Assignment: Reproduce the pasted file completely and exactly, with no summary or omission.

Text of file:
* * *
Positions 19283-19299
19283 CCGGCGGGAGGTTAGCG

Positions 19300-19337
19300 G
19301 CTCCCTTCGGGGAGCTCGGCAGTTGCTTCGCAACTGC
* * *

Positions 19283-19299
19283 CCGGCGGGAGGTTAGCG

Positions 19300-19337
19300 G
19301 CTCCCTTCGGGGAGCTCGGCAGTTGCTTCGCAACTGC